Individuals who become physicians overwhelmingly choose this noblest of profession because they want to help people. Many aren’t nearly as focused on the business aspects of being a physician. But those aspects—including the principle of supply and demand—are important for a physician in demand to understand, no matter their employment arrangement. Let’s take a look at why.
The looming physician shortage is well documented. In 2021, the Association of American Medical Colleges (AAMC) stated the U.S.“could see an estimated shortage of between 37,800and 124,000physicians by 2034, including shortfalls in both primary and specialty care.” The physician supply shortage is exacerbated by geographic considerations and allocation issues. Generally, too few physicians practicing in rural communities. Economically challenged and rural communities also have a hard time attracting enough physicians.
In economics, the flip side of supply is demand. As a nation, our population continues to age. As individuals live longer, the demand for physicians will continue to increase. Simply stated, the demand for physicians is not going away. During COVID, many states and Medicare relaxed their telehealth and telemedicine restrictions to accommodate patient demand and ensure maximum safety protections. As the nation slowly transitions from pandemic to endemic, continued access to and payment for telemedicine services will impact physician demand and community access.
What does it all mean?
As physician demand—generally, geographically or by specialty—increases, the natural inclination is that physicians will benefit. This is not necessarily the case for several reasons. First, in the traditional economic model, if the supply stays the same and demand increases, the price should go up. But as the vast majority of practicing physicians are paid on a fee-for-service or capitated basis, physicians can’t dictate what they will charge. For physician practicing in a concierge or cash-only model, traditional economic principles would be much more applicable, and increased demand could result in higher compensation. Second, as a practical matter, a physician can only see or treat so many patients in any day, and are limited in the number of hours they are able to work in a week. Third, the trend to value-based outcomes as opposed to volume could impact physician compensation depending on those outcomes. Fourth, the overall increased costs of delivering quality health care is likely going to depress a physician’s ability to earn as much compensation as they would like.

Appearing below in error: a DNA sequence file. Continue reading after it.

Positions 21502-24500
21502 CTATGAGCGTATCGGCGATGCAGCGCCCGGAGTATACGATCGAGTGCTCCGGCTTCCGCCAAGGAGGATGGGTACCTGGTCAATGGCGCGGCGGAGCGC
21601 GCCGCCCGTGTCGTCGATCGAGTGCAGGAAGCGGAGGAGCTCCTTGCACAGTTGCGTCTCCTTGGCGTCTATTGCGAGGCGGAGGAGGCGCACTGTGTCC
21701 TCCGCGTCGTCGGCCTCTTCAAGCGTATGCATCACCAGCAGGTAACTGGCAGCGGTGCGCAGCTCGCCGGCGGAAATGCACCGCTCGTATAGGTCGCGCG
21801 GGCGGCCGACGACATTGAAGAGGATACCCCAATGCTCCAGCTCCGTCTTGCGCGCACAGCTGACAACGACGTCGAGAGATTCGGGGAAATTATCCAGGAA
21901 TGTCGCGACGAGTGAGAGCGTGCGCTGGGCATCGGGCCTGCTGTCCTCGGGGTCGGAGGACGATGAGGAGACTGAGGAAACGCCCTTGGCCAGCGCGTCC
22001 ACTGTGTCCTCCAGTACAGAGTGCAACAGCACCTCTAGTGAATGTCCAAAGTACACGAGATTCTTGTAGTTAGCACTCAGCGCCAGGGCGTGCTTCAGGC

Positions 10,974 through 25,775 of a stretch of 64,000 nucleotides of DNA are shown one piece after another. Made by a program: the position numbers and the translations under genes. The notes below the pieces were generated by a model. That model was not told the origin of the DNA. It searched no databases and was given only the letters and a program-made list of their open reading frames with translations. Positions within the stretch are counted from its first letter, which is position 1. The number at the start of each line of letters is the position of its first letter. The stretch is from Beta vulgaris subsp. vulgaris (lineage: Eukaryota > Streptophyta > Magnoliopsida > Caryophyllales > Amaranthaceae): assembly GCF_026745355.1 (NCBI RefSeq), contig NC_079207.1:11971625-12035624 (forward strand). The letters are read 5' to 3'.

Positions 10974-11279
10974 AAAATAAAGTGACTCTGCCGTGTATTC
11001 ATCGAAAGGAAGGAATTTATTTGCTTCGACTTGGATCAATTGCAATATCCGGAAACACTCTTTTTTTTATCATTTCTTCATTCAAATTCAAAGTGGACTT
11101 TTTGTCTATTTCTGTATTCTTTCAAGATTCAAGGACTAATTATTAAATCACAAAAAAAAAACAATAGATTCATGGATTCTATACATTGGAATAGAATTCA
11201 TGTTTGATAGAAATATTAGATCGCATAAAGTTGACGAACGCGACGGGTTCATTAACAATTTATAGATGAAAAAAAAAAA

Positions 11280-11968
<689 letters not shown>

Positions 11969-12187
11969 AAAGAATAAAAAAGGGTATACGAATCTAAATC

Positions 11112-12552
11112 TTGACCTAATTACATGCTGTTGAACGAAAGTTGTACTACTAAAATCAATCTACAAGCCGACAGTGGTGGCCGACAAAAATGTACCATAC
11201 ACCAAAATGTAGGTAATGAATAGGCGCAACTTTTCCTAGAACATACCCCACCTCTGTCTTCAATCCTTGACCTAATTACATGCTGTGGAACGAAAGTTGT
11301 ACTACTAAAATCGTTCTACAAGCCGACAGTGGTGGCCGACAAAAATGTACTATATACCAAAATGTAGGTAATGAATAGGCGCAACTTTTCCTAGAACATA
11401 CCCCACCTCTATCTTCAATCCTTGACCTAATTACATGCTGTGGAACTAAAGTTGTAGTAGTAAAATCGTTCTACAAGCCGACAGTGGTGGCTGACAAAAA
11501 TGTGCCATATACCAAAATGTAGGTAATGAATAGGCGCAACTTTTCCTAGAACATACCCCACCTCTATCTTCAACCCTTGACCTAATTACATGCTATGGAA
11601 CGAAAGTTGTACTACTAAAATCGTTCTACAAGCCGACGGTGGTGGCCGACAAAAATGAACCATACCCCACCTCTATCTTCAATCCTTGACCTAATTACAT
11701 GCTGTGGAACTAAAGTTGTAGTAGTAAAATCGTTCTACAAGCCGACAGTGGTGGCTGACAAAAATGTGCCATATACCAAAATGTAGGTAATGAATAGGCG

Your compensation takeaways
Do your economic homework when asking for a salary increase or negotiating with a new employer. Obtain informationrelated to market trends. Consider the impact of continued telemedicine and or changes in practice protocols in your specialty. Understand the health care supply and demand trends in your specialty and in your geographic community. Consider your short- and long-term opportunities with that employer, and appreciate where compromise is appropriate and where it is not acceptable.Understand your termination options so if your compensation package becomes inadequate, you have viable exit options. If you can avoid it, don’t step away from a career in medicine. Society and your community need you.